Bonito is known for crystal clear rivers which have about 30 different types of fish in them: from itty bitty tiny ones, to big fish (I think about 1 metre long, although the biggest we saw would have been about 50cm). And, to see these fish, you simply jump in with a snorkel and mask and let the current take you down stream!
On our first night we were lucky enough to have chosen to stay at 'Camping Gordo'. Lucky, because we were the only people there and because it is such a beautiful river, and lovely campsite.
We are travelling with our own snorkelling gear so, having arrived late, we didn't waste time: we jumped straight in. We loved looking at all the fish and while H sat in the water looking through his mask I threw biscuit crumbs in front of him (from a bridge above) to bring fish right up to his face! He did the same for me the next morning.
The next morning we also discovered even better treats at Camping Gordo: the staff put feed into trays beside the river, and the monkeys came for a feed! This time it was the monkeys, perched on a branch above the river, who dropped feed into the river for the fish.
Then, H went for a walk and discovered the extremities of Camping Gordo, and just how much further we could snorkel. So, twice I went with H: we hiked to the furtherest place and snorkelled the longer distance. We saw even more varieties of fish.
In the camping area we also saw lots of bird life, from woodpeckers, toucans, parrots, and big goose-turkey types things, as well as a big iguana (lizard), and a rodent which I'm not sure of the name of.
The following 2 nights in Bonito we passed at the municipal camp ground (Camping Rio Formoso), just because it was closer to town. It also had river access for snorkelling, but not as good,easy, or extensive. There were also some motorcycle overlanders (Germans living in New Zealand), and it was nice to have chatted with them.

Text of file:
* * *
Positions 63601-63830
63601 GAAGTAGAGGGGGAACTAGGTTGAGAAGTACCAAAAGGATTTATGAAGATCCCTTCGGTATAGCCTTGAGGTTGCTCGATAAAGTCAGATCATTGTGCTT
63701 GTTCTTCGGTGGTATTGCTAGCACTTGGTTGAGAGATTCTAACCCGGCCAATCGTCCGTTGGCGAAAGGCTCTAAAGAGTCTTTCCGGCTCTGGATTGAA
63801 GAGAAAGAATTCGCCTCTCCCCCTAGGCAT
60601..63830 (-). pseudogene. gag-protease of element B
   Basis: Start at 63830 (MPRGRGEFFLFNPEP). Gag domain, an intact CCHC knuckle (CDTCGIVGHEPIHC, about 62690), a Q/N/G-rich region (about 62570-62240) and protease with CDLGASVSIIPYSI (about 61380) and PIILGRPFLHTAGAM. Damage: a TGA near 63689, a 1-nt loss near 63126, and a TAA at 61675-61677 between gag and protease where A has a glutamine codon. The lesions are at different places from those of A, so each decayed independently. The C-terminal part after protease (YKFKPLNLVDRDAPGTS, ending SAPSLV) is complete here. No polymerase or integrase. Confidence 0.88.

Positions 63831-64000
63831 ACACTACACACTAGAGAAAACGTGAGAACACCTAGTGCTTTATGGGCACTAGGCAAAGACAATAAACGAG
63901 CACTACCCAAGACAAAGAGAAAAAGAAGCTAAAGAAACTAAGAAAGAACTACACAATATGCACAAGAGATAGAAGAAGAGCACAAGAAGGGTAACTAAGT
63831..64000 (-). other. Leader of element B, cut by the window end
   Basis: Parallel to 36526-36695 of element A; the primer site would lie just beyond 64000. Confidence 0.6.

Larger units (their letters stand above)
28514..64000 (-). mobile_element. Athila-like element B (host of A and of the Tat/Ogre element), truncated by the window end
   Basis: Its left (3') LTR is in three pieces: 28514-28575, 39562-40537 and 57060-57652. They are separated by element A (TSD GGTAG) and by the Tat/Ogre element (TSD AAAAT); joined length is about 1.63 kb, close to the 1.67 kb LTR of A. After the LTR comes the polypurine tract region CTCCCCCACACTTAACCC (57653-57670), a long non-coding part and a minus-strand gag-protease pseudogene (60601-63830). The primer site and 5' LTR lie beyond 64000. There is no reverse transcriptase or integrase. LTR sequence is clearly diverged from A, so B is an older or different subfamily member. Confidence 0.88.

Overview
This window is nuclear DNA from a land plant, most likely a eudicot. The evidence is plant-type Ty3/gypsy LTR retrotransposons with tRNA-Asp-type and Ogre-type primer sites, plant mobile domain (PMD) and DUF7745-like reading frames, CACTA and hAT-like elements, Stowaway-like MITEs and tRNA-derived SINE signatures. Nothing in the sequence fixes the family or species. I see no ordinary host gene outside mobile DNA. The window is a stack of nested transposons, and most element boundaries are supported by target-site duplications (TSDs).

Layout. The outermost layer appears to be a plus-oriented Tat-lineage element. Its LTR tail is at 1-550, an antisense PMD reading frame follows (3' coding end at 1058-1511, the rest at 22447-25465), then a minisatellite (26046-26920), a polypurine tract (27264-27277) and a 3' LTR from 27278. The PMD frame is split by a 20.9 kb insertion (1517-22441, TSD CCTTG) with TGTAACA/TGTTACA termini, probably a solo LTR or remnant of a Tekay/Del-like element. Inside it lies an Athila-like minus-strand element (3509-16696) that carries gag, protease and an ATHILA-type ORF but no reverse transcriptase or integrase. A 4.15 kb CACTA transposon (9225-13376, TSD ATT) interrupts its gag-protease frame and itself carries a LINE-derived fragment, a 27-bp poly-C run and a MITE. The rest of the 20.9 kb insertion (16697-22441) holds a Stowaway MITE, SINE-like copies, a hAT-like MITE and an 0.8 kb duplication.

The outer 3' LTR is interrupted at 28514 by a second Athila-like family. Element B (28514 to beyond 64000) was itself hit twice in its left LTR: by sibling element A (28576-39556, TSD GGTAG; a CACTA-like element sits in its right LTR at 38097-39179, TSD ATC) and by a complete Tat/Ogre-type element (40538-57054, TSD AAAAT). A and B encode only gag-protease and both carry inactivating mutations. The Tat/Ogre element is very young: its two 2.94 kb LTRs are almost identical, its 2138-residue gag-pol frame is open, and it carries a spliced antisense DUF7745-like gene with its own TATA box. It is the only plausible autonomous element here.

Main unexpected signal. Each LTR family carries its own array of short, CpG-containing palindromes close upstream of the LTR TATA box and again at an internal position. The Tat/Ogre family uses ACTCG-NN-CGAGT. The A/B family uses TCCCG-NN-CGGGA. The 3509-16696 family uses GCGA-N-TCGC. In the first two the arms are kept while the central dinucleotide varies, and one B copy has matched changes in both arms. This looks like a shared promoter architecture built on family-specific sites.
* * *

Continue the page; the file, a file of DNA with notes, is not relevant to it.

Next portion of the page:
Engine Trouble again!
When H had replaced the oil line in the engine (just a few days earlier), he bought what he could in the small town he'd bussed it to. But, alas, it wasn't strong enough. It did well over 1000 kilometres, and then it burst as we entered the the town of Bonito.
We were lucky, H discovered the problem immediately. He saw the red oil light come on on the dash and pulled over straight away: said he'd never seen the light come on before. And, as we pulled over, a motorcyclist pulled up to the drivers window to tell us we were spilling oil.
H popped the bonnet and discovered that we'd just leaked out all 7 litres of oil within 300 metres of the city centre of Bonito. We half expected that we'd be told we had to go somewhere for repairs as I'd read that Bonito is an ecological place. But, clearly, it's a South American standard; the environmental police drove past and didn't even stop.
So, with no other option that we knew how to pursue, H went and bought more oil, a new (better) hose, and fixed it right there on the street beside the city plaza. Practice makes perfect: he was much quicker this time.
The next day we had the engine cleaned. For less than $20 we got the car up above a pit where they cleaned the engine from above and below. It came up amazingly clean (like new!), but wow the chemical smelled toxic.
Choosing a tour in Bonito
You could spend a lot money doing tours in Bonito. We didn't. All tours must be booked in an agency in town, and they all offer the same tours at the same prices. They don't offer Camping Gordo.
We felt that we'd seen a lot of fish and had a good experience at Camping Gordo, so we decided not to go on a flotation tour (which is snorkelling in a river to see fish). The price difference is massive: Rs35/person camping, or about Rs130/p for flotation tour.
We did book a tour to see the Gruta da Lago Azul. It's a cave which you hike into (in tour groups) to see a spectacular blue lake at the bottom of. It was lovely, and it's considered the postcard picture of Bonito.
Our only disappointment in the tour was that it took so long! It could have been 30 minutes, but they dragged it out over 1.5 hours as the guide gave a lot of explanation about safety, and the features of the cave: all in Portuguese, so I didn't understand most of it (if the safety talk was so needed shouldn't they have given us something in English or checked that we understood?).
Anyway, we did like the blue lake, just not the tour.
On driving away from Grutas da Lago Azul we saw, at very close range, two red macaws (I think this makes them Scarlett Macaws) sitting in a tree. They are absolutely spectacular birds and we got some nice photos (yes, I'll upload when I can attach my tablet to wifi!)